Everybody knew Robert Doubet by his nickname, “Trigger.” He was a football star in high school, served three years in the Army, and traveled the world as a jeweler.
You might think Trigger meant that Mr. Doubet was associated with guns or had a short fuse. Actually, he liked to play horsey for his five sons before bedtime, and they likened him to Trigger, the famous horse that carried Roy Rogers to screen and TV fame and fortune.
Geoff Doubet, the second of Mr. Doubet’s sons, still laughs when he recalls those laughter-filled bareback rides around the house.
“I’ll tell you what,” Geoff said with a chuckle, “I don’t ever remember calling him ‘Dad.’
Mr. Doubet, 92, died on Thursday, May 7, from the coronavirus while at Sterling Health Care & Rehabilitation Center in Media. Even in the community in which he lived his last years, everybody called him Trigger.
Mr. Doubet was born in Chester, and though he lived in many places throughout his life, his heart was always in Delaware County. Ridley Park, specifically St. Madeline’s parish, was his home. His son said Mr. Doubet was a devout Catholic.
Mr. Doubet (pronounced Doo-bay) was the son of Delaware County jeweler Carl Doubet and a junior at St. James High School when he and some buddies pulled a prank that ended up changing his life.
They were at a football game between Prospect Park and Ridley Park when Mr. Doubet and friends stole the megaphones being used by the Prospect Park cheerleaders. After some confusion – the boys hid them in the parking lot – the items were returned, and that’s how Mr. Doubet met Anne Granger.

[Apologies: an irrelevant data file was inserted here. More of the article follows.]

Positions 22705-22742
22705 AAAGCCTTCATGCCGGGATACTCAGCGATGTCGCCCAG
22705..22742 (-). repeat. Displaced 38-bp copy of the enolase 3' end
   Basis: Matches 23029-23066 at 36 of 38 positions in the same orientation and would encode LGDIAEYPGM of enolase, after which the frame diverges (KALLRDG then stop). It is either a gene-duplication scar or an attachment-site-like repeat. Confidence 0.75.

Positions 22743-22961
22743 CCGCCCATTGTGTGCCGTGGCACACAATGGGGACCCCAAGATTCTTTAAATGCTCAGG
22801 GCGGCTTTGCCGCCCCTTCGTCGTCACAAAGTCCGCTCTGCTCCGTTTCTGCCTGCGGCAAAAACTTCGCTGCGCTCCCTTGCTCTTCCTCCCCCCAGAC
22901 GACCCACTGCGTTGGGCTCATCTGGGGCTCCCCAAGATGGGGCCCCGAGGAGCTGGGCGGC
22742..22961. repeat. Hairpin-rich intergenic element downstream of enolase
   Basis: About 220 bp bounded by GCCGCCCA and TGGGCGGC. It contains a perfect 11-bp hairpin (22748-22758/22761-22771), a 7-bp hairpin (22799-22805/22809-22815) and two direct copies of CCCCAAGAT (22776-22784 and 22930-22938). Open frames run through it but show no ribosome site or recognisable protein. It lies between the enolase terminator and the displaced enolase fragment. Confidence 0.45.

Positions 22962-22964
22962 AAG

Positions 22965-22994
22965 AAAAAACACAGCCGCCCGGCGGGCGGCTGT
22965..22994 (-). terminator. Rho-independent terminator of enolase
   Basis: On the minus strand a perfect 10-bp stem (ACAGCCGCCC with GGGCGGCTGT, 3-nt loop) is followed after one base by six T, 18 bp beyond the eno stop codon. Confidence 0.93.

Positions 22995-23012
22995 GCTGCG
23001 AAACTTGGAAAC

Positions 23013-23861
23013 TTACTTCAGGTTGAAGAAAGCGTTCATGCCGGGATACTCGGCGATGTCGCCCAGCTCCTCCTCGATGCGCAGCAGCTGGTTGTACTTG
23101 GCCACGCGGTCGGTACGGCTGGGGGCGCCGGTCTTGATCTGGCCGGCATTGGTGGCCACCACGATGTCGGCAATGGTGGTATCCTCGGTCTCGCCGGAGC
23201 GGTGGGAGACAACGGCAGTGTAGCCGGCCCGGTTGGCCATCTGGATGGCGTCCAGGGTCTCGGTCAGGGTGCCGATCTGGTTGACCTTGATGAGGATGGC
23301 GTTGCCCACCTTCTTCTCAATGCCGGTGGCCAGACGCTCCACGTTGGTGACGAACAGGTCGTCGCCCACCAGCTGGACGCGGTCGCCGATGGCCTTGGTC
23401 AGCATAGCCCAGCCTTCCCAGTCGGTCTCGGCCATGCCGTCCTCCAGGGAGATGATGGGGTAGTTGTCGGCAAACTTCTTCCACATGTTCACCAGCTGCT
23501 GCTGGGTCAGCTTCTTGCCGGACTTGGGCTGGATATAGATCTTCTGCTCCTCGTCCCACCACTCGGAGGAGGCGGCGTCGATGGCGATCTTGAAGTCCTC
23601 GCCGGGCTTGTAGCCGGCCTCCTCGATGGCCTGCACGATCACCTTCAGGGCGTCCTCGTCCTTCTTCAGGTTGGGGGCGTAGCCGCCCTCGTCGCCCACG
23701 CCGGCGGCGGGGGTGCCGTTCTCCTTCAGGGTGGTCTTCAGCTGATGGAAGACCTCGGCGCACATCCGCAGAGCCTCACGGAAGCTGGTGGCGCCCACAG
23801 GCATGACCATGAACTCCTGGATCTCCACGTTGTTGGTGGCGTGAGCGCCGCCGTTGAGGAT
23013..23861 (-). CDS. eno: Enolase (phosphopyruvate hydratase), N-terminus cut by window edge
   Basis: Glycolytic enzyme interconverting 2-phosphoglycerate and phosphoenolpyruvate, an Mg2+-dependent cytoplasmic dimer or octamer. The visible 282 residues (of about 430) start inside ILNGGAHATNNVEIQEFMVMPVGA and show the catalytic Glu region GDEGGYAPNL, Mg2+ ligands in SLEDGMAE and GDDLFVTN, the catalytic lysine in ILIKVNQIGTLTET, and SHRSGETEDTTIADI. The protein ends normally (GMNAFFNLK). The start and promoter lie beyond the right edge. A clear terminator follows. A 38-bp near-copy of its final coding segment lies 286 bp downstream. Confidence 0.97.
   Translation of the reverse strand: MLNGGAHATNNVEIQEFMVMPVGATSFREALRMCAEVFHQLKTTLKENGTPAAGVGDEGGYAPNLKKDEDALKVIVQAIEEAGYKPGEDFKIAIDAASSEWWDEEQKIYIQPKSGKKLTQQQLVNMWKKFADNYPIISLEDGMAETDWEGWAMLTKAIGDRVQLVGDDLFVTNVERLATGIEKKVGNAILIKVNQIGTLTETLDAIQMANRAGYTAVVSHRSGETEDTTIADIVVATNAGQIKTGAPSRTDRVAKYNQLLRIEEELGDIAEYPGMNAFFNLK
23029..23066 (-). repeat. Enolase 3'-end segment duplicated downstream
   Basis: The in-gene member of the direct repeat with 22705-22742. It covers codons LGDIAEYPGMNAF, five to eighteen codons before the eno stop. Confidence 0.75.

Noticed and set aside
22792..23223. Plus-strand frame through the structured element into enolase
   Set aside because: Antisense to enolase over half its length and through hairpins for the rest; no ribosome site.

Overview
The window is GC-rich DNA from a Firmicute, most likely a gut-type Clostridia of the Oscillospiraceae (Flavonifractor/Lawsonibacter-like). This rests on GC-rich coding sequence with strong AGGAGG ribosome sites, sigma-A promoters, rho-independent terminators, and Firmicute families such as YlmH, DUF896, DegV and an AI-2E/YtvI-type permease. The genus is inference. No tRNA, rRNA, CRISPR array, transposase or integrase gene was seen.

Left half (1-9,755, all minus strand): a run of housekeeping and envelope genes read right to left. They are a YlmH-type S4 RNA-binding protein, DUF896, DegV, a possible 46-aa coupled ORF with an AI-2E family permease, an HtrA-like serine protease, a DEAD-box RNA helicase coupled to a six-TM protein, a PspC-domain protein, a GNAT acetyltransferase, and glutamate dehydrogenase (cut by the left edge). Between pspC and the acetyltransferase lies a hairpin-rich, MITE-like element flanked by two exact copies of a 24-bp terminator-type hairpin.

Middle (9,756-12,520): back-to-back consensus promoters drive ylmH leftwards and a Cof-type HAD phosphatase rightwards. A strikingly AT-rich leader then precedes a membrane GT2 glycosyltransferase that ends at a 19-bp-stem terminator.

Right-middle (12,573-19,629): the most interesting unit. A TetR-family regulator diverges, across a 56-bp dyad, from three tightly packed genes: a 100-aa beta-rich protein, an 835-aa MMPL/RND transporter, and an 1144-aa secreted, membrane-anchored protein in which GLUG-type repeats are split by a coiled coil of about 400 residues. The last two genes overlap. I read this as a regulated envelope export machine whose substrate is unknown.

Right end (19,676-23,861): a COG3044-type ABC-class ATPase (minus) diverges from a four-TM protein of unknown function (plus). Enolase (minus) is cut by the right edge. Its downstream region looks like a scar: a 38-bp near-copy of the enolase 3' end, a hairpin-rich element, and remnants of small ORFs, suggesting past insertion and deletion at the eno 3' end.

The high school sweethearts were married for 40 years until she died in 1990.
“He used to love to tell that story,” Geoff said. “They had a great life together.”
Mr. Doubet was the co-captain of the St. James football team with Lou Ferry, who played six seasons in the NFL. Mr. Doubet served in the Army from 1950 to 1952, and was a jewelry salesman throughout his life. He traveled so often that Pan American World Airlines gave him an award in 1971 for accumulating one million travel miles.
The family moved frequently, including two years in Oberammergau, Germany, when Mr. Doubet was an international sales representative for ArtCarved, then a subsidiary of Lenox.
“Trigger took big risks and never looked back,” granddaughter Donna Doubet said. “He loved life, and life loved him back.”
“It was a fun life," said Geoff, a former Army helicopter pilot who was inspired by his dad’s service.
In addition to his son and granddaughter, Mr. Doubet is survived by sons Robert, Christopher, Dale, and Timothy; 11 grandchildren, and seven great-grandchildren. Services are pending.
— Ed Barkowitz, email@example.com